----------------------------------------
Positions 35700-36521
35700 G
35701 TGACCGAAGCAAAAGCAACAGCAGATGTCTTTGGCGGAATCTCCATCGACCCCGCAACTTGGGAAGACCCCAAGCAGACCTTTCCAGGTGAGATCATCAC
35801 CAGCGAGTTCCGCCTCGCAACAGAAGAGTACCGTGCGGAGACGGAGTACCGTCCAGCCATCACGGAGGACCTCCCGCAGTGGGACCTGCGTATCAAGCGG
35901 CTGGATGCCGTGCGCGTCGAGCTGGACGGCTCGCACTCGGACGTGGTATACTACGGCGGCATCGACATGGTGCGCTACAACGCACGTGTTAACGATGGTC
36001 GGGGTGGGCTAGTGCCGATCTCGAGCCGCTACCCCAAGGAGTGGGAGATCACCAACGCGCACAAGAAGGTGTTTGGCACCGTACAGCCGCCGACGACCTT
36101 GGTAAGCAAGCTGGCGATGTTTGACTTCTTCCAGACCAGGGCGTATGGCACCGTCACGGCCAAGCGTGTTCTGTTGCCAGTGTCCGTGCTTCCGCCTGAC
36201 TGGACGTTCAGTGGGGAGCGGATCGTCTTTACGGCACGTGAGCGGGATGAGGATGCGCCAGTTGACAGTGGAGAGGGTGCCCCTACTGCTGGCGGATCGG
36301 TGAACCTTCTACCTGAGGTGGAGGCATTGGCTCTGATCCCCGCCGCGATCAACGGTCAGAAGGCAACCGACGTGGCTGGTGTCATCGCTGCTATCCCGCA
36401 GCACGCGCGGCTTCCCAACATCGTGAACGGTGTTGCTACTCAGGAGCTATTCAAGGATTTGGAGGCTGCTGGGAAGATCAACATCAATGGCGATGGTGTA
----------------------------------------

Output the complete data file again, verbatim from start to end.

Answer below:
Positions 35700-36521
35700 G
35701 TGACCGAAGCAAAAGCAACAGCAGATGTCTTTGGCGGAATCTCCATCGACCCCGCAACTTGGGAAGACCCCAAGCAGACCTTTCCAGGTGAGATCATCAC
35801 CAGCGAGTTCCGCCTCGCAACAGAAGAGTACCGTGCGGAGACGGAGTACCGTCCAGCCATCACGGAGGACCTCCCGCAGTGGGACCTGCGTATCAAGCGG
35901 CTGGATGCCGTGCGCGTCGAGCTGGACGGCTCGCACTCGGACGTGGTATACTACGGCGGCATCGACATGGTGCGCTACAACGCACGTGTTAACGATGGTC
36001 GGGGTGGGCTAGTGCCGATCTCGAGCCGCTACCCCAAGGAGTGGGAGATCACCAACGCGCACAAGAAGGTGTTTGGCACCGTACAGCCGCCGACGACCTT
36101 GGTAAGCAAGCTGGCGATGTTTGACTTCTTCCAGACCAGGGCGTATGGCACCGTCACGGCCAAGCGTGTTCTGTTGCCAGTGTCCGTGCTTCCGCCTGAC
36201 TGGACGTTCAGTGGGGAGCGGATCGTCTTTACGGCACGTGAGCGGGATGAGGATGCGCCAGTTGACAGTGGAGAGGGTGCCCCTACTGCTGGCGGATCGG
36301 TGAACCTTCTACCTGAGGTGGAGGCATTGGCTCTGATCCCCGCCGCGATCAACGGTCAGAAGGCAACCGACGTGGCTGGTGTCATCGCTGCTATCCCGCA
36401 GCACGCGCGGCTTCCCAACATCGTGAACGGTGTTGCTACTCAGGAGCTATTCAAGGATTTGGAGGCTGCTGGGAAGATCAACATCAATGGCGATGGTGTA